Cracks and Keygens may of course be malware but your tests end up telling us nothing.

Raf said...

@idodialog:
What you'll notice is this isn't just my "interpretation" of these files. They were submitted to various (I published VirusTotal because it's the best known) binary analysis websites; which then detected various versions of Trojans and such inside the actual .exe file.

What's interesting in your defense of Keygens and Cracks is that most of them (as either a side effect, or main purpose) actually trojan the machine of the poor sucker who's stupid enough to download and run the untrusted file...

While I don't think my analysis is complete or comprehensive by any means; I don't think attacking the fact that I used suspect binaries of a questionable nature which I then verified as malware with 40+ malware detection engines is the right criticism.

Thanks for your continued readership, I appreciate you taking the time to comment!

idodialog said...

@Raf - OK I had another, more careful look at what you said. I guess it was your second para which caused my reaction and partial misreading. I've not ever used limewire - you may be right!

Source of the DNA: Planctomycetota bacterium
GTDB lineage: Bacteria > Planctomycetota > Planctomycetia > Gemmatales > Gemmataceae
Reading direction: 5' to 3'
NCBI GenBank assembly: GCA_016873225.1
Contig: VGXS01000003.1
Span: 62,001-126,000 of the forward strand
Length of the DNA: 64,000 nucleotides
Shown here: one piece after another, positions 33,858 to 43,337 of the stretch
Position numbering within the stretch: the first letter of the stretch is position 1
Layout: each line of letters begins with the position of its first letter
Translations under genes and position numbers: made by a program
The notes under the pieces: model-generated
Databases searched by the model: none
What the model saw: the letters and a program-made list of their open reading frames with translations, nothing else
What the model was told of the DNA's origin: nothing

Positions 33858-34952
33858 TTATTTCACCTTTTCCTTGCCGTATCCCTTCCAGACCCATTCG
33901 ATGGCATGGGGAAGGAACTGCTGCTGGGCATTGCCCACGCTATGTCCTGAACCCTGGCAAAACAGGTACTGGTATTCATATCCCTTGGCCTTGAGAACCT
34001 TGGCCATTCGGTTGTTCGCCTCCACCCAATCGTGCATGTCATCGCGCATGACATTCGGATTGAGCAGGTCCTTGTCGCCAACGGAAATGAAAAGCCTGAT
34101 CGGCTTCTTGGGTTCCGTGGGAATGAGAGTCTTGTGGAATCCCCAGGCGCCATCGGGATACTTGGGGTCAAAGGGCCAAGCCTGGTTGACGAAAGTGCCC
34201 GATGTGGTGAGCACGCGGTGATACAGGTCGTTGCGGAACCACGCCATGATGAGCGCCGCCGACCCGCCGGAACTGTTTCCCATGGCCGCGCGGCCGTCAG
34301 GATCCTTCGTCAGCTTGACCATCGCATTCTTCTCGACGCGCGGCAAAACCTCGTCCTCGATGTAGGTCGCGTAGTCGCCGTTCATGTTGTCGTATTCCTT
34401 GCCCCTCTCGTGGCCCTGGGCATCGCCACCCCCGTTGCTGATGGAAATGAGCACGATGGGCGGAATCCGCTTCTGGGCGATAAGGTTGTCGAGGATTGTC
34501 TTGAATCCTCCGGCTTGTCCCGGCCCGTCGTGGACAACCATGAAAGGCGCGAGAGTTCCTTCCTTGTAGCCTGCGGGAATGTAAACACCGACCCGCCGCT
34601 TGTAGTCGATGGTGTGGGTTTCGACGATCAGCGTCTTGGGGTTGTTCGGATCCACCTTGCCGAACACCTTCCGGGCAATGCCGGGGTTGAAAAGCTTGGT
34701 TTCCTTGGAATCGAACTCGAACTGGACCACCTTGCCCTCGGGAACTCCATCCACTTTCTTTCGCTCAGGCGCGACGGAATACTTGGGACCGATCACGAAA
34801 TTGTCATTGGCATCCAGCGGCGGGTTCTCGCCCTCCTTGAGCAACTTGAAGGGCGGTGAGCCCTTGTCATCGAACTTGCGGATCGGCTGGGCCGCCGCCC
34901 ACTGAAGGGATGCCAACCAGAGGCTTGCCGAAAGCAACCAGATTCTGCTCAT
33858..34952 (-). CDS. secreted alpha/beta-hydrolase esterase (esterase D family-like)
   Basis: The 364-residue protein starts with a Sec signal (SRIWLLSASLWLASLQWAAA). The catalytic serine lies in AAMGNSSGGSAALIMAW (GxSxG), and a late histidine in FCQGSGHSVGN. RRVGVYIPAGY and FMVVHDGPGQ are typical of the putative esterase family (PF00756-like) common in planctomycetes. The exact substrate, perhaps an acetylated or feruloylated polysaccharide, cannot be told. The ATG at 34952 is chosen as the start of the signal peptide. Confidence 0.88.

Next: Mine is by no means a defence of Trojans. On the contrary, my hope is that AV Engines will accurately detect an actual trojan rather than one that simply has some of the characteristics of a trojan.
Finally I looked at the interesting VirusTotal results. I'm unconvinced. The variation in the range of results and detection of apparently different infections by different AV engines in the same file is alarming. The failure of other leading engines to make detections would need to be plotted to see where MSE falls.

Anonymous said...

I would also challenge the findings of this report. One, as a user suggested, detection of keygens as malware is a highly debated subject. We have seen many keygens detected as malware when they do no apparent malicious activity. The only way to truley test this would be to create a keygen and run it through something like VT, I et you would get detections. 2. Criticizing MSE detections on files that had low detection rates across the board is unreasonable. Anti-malware has false negatives, its part of the game. AV Comparatives has given MSE Advanced ratings for some time now, I certainly trust their range of tests. Just my opinion.